Using private clouds for all the right reasons

Here's why some customers are adopting the technology -- and what they're doing.

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"The challenge for a company like ours is that we have a lot of data internally in place," he says. If it had gone with a public cloud, moving that amount of data to the cloud and back on a regular basis "would have been quite a challenge."

NSN considered sticking with VMware but at the time -- around three years ago -- found that wouldn't allow it to let users instantly spin up new instances.

It looked into Eucalyptus, Nebula and OpenStack and settled on Eucalyptus because it was the only one with a production product at the time. "OpenStack came as a compiler and source code," he says. With Eucalyptus, he figured there'd be someone to call for help if needed.

   Janne Heino
If his firm had gone with a public cloud, moving that amount of data to the cloud and back on a regular basis "would have been quite a challenge," says Janne Heino, product manager of cloud solutions R&D for Nokia Siemens Networks.

NSN is now running a private cloud with 10,000 cores spread across four locations worldwide. Ask tomorrow though, and it might be even bigger. "It's been quite a success. It's scary at times," Heino says.

The cloud, in terms of instance hours used, has been growing 35% month over month for the past 15 months. "I love it and hate it at the same time. Every month I think, 'where do I grow next?' I hope it ends soon otherwise I'll run out of server rooms."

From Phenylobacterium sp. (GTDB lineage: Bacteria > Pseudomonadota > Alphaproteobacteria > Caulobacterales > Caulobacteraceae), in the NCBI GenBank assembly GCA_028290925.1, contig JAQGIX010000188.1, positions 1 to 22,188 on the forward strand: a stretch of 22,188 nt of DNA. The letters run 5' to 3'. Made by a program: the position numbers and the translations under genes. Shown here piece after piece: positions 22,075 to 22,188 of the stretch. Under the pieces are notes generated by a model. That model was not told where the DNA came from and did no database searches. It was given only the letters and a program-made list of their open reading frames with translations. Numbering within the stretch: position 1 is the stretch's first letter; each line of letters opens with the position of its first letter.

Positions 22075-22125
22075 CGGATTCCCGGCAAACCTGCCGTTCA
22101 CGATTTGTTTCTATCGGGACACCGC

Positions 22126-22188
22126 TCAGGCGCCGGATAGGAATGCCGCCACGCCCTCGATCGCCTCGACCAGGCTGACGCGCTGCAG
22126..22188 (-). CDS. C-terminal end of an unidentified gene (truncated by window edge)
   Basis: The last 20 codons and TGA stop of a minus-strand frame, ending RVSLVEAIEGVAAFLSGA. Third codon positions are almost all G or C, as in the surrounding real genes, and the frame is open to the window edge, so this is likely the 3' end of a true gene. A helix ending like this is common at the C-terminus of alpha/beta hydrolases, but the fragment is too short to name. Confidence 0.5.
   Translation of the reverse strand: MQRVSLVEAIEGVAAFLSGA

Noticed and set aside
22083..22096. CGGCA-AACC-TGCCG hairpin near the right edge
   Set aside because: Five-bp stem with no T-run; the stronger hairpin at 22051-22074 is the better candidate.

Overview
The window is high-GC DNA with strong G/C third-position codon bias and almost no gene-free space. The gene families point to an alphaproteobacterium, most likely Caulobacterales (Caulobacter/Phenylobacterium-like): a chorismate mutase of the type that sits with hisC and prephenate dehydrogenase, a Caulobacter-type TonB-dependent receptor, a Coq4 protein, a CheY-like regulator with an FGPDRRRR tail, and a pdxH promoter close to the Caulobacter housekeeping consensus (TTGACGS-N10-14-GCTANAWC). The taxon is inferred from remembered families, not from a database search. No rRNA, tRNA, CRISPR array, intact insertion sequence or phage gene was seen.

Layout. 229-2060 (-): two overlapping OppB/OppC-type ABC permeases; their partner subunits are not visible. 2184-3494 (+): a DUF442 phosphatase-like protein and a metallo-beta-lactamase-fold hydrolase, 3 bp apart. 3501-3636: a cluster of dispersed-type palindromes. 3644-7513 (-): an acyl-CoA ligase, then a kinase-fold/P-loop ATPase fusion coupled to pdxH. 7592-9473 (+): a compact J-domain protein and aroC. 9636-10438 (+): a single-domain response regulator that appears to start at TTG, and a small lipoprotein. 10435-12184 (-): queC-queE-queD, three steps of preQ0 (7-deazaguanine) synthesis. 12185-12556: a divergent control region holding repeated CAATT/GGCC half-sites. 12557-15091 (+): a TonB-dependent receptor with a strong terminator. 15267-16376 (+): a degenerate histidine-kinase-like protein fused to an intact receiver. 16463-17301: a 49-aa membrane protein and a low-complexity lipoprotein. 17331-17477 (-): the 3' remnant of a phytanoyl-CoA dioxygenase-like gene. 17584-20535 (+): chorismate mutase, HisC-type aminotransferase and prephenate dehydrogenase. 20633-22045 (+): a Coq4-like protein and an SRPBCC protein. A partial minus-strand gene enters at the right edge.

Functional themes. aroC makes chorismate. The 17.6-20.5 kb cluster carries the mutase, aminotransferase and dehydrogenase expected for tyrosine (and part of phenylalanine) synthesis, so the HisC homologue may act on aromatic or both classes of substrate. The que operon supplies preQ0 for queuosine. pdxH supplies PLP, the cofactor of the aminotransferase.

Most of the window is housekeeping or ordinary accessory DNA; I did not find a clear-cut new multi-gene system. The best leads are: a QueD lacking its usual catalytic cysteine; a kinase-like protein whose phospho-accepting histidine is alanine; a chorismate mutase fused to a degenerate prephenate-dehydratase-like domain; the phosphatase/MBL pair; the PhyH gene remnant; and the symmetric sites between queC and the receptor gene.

Unlike many of the businesses in the Forrester study, Nokia Research and NSN take full advantage of self-service options.

In fact, that was one of the primary reasons Nokia Research built its private cloud.

"You can call [the private cloud] whatever you want to call it. I'm looking at it as automation of resource provisioning," Bederov explains.

Managing resources for Nokia Research has been an evolution, he says. "First it took six weeks to get a server on the network, then 24 hours. Now it's two minutes," he says.

The quota system

NSN also offers self-service and uses the tools Eucalyptus offers to set quotas for users. Some workers who "will need a lot of resources and are responsible have access to anything," Heino says. Others have limits.

Deciding who needs a quota and what size it should be is a challenge, he warns. "Writing quotas is difficult. We don't want to limit innovation or development," he says. He's currently researching possibilities for implementing more advanced resource management. For instance, he'd like to offer key users a guaranteed amount of capacity but have the ability to offer that capacity to other developers if it's not being used. He's investigating using one of Netflix's open source tools, called Janitor Monkey, to help with that process.

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